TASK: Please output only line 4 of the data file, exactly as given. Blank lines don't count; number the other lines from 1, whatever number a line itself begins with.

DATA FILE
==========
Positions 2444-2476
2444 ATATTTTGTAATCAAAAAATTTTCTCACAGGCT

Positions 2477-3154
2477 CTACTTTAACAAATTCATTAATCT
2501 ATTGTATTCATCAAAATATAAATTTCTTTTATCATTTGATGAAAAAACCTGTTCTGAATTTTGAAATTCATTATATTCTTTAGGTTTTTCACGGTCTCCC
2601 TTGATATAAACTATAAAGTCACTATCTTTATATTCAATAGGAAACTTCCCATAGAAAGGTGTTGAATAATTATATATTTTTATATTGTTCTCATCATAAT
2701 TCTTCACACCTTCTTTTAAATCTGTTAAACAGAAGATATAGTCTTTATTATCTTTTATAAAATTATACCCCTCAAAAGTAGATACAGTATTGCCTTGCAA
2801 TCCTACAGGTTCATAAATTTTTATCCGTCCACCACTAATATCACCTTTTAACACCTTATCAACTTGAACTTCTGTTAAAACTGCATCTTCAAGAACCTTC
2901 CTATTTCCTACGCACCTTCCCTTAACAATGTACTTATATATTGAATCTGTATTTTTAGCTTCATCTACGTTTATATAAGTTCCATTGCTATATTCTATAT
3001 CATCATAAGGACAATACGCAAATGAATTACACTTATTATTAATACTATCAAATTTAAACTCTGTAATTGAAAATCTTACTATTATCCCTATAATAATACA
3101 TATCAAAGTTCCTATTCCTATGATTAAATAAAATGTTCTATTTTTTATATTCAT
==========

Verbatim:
2477 CTACTTTAACAAATTCATTAATCT